At first he started to think of reverse mortgages as a tool of last resort for retirees, but Steve Vernon, FSA and consulting research scholar in the financial security division at Stanford University’s Center on Longevity, began to come around on them as a viable way for people to avoid sequence of returns risk when he absorbed the work of other retirement researchers, particularly Dr. Wade Pfau.
“I thought they perhaps had a place there,” he tells RMD in a phone interview. But when the Department of Housing and Urban Development changed the upfront costs of mortgage insurance on reverse mortgage products, Vernon found himself back where he started in thinking of them as a tool of last resort, as he told RMD in a November 2018 interview.
The difference between Vernon and many other financial scholars, though, is that he is far more pragmatic than others in similar positions can be in viewing reverse mortgages as viable financial tools for seniors that find themselves in particular situations, and says as much in his book “Retirement Game-Changers: Strategies for a Healthy, Financially Secure, and Fulfilling Long Life.”
“I don’t [want] to dismiss them out of hand,” he says. “I know people in California who are cash-poor and house-rich. Its high costs are your price that you’re paying to fund your retirement and stay in the house, and if that’s an acceptable price, then pay it.”
Perception versus reality
When assisting some personal acquaintances in navigating how to effectively tap their home equity, Vernon noticed that some of his friends – an older couple – were generally averse to the idea of using a reverse mortgage.
“They had very negative perceptions of reverse mortgages,” he says. “And I told them that it’s not the case that you give the deed to your house over to the lending company.”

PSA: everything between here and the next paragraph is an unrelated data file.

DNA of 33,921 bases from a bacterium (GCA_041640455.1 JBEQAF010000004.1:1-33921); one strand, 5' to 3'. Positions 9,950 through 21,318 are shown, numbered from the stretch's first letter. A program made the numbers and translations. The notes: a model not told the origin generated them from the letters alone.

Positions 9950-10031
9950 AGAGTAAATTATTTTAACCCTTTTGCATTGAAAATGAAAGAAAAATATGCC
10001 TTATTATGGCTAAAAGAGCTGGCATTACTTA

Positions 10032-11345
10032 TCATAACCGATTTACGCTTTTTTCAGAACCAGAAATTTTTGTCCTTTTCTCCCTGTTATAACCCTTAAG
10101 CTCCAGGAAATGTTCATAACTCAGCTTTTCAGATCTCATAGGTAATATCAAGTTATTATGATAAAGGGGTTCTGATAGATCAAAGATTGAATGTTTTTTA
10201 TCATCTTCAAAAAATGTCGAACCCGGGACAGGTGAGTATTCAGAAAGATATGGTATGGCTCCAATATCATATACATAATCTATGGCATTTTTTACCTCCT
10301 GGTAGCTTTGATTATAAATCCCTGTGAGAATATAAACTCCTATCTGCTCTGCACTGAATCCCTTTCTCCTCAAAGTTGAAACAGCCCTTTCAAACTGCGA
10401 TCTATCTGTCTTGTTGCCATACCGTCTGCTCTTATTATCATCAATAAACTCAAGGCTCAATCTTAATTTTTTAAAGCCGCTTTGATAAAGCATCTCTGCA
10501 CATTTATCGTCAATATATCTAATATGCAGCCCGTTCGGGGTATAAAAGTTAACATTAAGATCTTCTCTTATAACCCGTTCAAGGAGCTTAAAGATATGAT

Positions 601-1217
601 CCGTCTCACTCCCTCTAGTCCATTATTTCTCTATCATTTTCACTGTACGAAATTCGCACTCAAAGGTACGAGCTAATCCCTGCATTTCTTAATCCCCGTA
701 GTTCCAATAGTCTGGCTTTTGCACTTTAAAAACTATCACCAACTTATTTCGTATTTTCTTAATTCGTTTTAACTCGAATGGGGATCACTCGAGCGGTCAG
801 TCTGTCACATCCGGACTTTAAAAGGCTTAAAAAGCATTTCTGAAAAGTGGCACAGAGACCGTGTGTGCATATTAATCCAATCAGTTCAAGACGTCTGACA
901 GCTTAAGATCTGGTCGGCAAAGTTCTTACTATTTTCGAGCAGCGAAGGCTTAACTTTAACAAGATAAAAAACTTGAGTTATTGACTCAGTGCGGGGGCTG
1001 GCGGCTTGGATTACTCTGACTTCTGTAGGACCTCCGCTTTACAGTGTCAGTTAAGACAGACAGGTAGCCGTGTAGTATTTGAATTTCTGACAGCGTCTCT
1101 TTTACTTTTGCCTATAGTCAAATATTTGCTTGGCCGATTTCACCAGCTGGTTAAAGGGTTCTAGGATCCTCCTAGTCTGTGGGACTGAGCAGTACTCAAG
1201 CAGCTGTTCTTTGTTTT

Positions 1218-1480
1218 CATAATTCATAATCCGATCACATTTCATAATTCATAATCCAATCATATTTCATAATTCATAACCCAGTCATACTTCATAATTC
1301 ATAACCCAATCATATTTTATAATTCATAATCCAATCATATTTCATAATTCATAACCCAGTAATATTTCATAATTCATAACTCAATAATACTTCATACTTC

Though the couple ultimately decided to downsize their home instead of getting a reverse mortgage, Vernon explains that the reason behind that had to do with more than just financial concerns. They lived in an area that was prone to fires, and chose to relocate to an area that was less dangerous in that regard. Still, after he explained how a reverse mortgage could be properly used to fund their retirement, it was an option that was considered after he helped to dispel some of the myths surrounding them.
“At least they explored the reverse mortgage as one tool, and it could’ve worked from a pure financial perspective but they had other reasons to move,” he says. “There are circumstances where I do think it’s a tool that can work, I just think people ought to go into it with their eyes open. That’s really all I’m advocating.”
Vernon’s acknowledgment that reverse mortgage products can work at all represents a pragmatic viewpoint that can seem difficult to find when looking at wider conversations about reverse mortgage products among financial advisors and academics, and Vernon himself knows this.
“I do want to educate people to dispel the myths that are out there, and then just consider the real factors [about] whether it will work for you or not,” he says. “There are people who dismiss them out of hand, and then there are people who think they’re the greatest thing since sliced bread. For me, it’s in-between those two.”
Helping clients think it through
While he was reticent to comment on the specifics of a financial advisor’s fiduciary duty, Vernon does believe that advisors have a duty to their clients in laying out all the viable financial tools they can in order to help their clients make ends meet. Those tools include reverse mortgages.
“I would say [advisors] should be discussing all the tools that are open to the client, just as a trusted advisor, and giving them the pros and cons,” Vernon says. “I think a financial advisor is in a position to be that person who just helps the clients think through what might work for them. I see the numbers, and you have lots of people approaching their retirement years with inadequate savings, and many of them have more wealth in their home than in their 401K.”
In his capacity as a financial scholar and author on the topic of retirement planning, Vernon conducts workshops for retirees that lay out four pillars for those who may not have adequate savings: work longer, reduce spending, explore using home equity, and make the best decisions for what resources are available.
At the end of the day, it comes down to how best those with inadequate retirement savings can best be served. Reverse mortgages, Vernon says, should not be overlooked if they can help someone achieve their retirement goals.
“There are a lot of people in a jam. A lot of older people who would like to retire, but don’t have the savings for it,” he says. “I think that advisors should be open to any kind of lever that can improve [their client’s] situation.”